I thought I wasn’t thin enough to be anorexicBMJ 2017; 359 doi: https://doi.org/10.1136/bmj.j5378 (Published 06 December 2017) Cite this as: BMJ 2017;359:j5378
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As so often it is those brave sufferers and their carers willing to share their lived experience who provide the most valuable insights for health professionals to learn from. Caitlin was not only speaking for sufferers but also for those many health professionals (and lay public) who do not realise that it is perfectly possible to have an eating disorder without a depressed BMI. Anorexia Nervosa only makes up 10% of all eating disorders and yet when questioned about eating disorders is always the first to be mentioned. Bulimia Nervosa and Emotional Overeating are mostly not associated with a depressed BMI. Also the depressed percentage BMI centiles/BMI levels that must be achieved to earn a diagnosis of anorexia nervosa are counterproductive to effective management (as recognised by NICE guidelines 2017) and encourage gaming by service providers when denying a specialist referral on such grounds, and gaming by service users when trying to avoid referral!
Furthermore, I have observed men and women pumping iron in the gym who probably have as little body fat as sufferers with anorexia nervosa but clothed in (steroid induced) muscle maintain a normal BMI. Bigorexia comes with its own physical and psychological penalties.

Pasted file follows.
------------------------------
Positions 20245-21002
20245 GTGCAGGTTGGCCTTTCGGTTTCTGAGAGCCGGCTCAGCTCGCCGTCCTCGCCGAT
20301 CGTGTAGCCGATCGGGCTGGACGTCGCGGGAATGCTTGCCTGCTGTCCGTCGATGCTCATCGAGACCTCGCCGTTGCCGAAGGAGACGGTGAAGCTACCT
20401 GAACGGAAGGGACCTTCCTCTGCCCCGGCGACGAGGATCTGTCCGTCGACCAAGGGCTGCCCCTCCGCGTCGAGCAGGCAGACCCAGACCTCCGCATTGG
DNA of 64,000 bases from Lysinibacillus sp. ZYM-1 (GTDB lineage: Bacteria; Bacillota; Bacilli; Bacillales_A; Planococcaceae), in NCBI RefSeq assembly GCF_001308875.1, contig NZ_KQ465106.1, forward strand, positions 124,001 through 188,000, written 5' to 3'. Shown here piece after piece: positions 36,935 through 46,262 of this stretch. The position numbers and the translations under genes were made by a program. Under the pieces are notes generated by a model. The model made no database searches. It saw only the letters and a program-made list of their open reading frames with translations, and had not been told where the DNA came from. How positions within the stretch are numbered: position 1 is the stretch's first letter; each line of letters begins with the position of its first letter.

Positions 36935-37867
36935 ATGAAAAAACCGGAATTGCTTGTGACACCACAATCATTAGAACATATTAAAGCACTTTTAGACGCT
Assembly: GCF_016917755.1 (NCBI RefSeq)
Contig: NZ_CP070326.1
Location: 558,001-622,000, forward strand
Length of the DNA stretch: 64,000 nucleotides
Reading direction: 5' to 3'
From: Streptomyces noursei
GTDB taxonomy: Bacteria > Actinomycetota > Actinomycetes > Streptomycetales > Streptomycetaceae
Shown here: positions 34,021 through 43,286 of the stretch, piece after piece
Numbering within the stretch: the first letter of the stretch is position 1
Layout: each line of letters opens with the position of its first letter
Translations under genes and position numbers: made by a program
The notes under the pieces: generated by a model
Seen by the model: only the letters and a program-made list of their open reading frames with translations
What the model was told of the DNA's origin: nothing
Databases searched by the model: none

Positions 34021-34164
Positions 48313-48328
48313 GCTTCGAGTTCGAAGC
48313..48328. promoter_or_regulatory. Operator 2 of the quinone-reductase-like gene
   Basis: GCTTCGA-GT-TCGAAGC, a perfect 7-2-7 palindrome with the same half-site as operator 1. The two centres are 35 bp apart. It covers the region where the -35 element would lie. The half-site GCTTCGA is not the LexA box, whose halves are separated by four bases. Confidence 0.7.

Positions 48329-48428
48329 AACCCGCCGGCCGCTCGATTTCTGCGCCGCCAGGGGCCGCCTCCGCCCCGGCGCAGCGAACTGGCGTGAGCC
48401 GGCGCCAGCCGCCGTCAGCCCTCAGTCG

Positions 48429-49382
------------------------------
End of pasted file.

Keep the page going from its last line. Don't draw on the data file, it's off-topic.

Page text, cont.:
Caitlin reflects that had the media not portrayed women in such unrealistic light, would her life have taken a different healthier course. In 1958 Mattel launched Barbie on an unsuspecting world and it is interesting that cases of anorexia nervosa increased in the succeeding 2 decades. Karen Carpenter, the first celebrity anorexic, would have been 8 at the time - food for thought. As Churchill said "If we do not learn from the mistakes of history we are doomed to repeat them".
Sally observed that treating Caitlin as an adult created trust between her and her service provider and helped Caitlin feel more in control. Trust is an essential prerequisite to engagement, and contrary to the commonly held belief that sufferers with anorexia nervosa seek to exert and maintain control in their eating disordered lives, by the time of presentation they have long since lost any control they initially enjoyed by virtue of their illness. By this time, it is the eating disordered entity in their mind that is, and seeks to maintain, full control of the sufferer, their carers and those service providers who seek to intervene and support recovery. The therapeutic challenge is to help and support the sufferer mount a successful rebellion and reclaim their lives.
Competing interests: No competing interests